Simply stated, it is network etiquette; that is, the etiquette of cyberspace, including when learning in an online environment. Therefore, netiquette is a set of rules for behaving well online.
When you enter any new culture—and the Internet and online learning has its own culture—you may commit a few social blunders. For example, you might offend others without meaning to, or you might misunderstand what others say and take offense when it is not intended.
Use your campus email account. When sending an email specific to a course, include the course name in the subject line of the email message.
Assume communication on the internet is not secure. Never put anything in an email message that you would not put on a postcard.
Respect the copyright on material that you reproduce. Identify your sources if you use quotes, references, or other resources.
If you are forwarding or re-posting a message you've received, do not change the wording. If the message was a personal message to you and you are re-posting to a group, you should first ask permission of the original sender. You may shorten the message and quote only relevant parts, but be sure you give proper attribution.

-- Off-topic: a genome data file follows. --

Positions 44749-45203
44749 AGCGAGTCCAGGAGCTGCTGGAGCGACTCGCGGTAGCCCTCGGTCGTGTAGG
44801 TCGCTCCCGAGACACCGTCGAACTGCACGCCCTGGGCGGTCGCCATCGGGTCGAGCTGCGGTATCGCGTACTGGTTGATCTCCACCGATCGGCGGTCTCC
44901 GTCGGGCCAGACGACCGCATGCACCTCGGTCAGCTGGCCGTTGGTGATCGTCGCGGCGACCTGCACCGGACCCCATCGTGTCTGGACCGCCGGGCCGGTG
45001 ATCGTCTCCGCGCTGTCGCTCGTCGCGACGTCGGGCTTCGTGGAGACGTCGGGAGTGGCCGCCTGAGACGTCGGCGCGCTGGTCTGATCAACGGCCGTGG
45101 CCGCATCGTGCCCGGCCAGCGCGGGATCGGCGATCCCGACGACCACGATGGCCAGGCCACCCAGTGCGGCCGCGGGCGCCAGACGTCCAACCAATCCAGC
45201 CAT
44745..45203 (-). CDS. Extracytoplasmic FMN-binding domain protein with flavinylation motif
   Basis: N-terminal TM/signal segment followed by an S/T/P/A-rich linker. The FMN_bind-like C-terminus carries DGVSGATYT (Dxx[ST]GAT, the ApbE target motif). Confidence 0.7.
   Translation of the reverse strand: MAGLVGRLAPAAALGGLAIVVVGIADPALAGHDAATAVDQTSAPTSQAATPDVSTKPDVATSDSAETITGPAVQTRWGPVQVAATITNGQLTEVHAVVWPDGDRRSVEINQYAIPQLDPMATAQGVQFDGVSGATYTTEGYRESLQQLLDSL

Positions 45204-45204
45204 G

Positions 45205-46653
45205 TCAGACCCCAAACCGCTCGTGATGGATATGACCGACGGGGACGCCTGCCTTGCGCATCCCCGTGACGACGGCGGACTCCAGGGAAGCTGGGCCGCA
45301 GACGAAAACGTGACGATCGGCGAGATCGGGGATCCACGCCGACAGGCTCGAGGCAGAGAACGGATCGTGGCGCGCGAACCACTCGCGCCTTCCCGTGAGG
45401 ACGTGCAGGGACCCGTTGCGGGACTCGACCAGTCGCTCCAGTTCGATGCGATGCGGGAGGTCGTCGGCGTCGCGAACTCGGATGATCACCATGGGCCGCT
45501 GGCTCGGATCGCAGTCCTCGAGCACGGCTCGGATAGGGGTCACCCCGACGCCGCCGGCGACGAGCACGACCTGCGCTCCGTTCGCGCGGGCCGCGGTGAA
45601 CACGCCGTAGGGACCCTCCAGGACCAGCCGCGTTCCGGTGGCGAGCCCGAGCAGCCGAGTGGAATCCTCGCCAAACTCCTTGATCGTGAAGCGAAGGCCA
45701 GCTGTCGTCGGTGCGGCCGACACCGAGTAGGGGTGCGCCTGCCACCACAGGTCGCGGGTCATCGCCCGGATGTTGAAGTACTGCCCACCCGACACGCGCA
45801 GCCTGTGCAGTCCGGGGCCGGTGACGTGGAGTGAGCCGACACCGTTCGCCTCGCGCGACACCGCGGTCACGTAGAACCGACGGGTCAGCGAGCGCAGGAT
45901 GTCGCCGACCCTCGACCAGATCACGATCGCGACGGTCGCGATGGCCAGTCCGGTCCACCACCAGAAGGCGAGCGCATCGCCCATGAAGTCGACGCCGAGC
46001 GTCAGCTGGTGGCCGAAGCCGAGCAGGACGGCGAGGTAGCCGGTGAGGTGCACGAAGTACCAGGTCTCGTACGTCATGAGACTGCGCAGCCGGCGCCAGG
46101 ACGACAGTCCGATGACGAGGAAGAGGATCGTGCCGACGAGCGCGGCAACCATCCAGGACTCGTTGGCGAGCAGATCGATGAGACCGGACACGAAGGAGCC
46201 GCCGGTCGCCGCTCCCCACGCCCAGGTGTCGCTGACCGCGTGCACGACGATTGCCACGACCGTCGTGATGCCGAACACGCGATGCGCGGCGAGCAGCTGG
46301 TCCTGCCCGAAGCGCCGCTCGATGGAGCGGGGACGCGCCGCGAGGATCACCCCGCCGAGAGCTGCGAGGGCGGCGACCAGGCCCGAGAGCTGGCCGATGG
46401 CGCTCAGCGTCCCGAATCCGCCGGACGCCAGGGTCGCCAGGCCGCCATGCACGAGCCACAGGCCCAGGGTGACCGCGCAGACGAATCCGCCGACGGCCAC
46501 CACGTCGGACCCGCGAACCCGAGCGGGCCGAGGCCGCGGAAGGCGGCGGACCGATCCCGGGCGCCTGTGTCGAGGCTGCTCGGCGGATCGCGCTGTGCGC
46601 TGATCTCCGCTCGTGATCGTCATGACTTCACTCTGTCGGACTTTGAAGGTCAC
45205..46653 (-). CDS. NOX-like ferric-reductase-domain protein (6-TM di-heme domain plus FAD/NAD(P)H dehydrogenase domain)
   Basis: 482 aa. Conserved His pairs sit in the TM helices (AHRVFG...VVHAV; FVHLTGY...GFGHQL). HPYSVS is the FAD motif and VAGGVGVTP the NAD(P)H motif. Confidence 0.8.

A good rule of thumb is be conservative in what you send and liberal in what you receive. You should not send or respond to heated messages even if you are provoked. Wait overnight to send emotional responses to messages.
Be especially careful with sarcasm. Be professional and use care when interacting online; you don’t have the ability to gauge emotions or reactions to your comments.
Use mixed case lettering. UPPER CASE LOOKS AS THOUGH YOU ARE SHOUTING. Capitalize words only to highlight a point or for titles.
Use smileys (“emoticons”) to indicate tone of voice, but use them sparingly. :-) is an example of a smiley (sideways view). Do not assume that the inclusion of a smiley will make the recipient happy with what you say or wipe out an otherwise insulting comment.
Do not use slang or local acronyms.
Personalize your question or response. Address your message to the person by using their name.
Be specific and identify what issue, topic, or specific statement you are asking about/responding to.
Refer to the topic/message you are replying to by including the topic in your message.
Invite a response to your comment by asking another open-ended question.
Be brief without being overly terse. When replying to a message, include enough original material to be understood but no more. It is extremely bad form to simply reply to a message by including the entire previous message: edit out all the irrelevant material.
Keep your messages to no more than two or three paragraphs at a time. Any longer and it becomes difficult to read. Moreover, shorter messages encourage more people to join in to the discussion. This means you should plan your responses before you write them.
If you do post a long message, warn other readers at the beginning that it is lengthy.
This information was abstracted from guidelines offered for unlimited distribution on the Delaware Technical Community College website.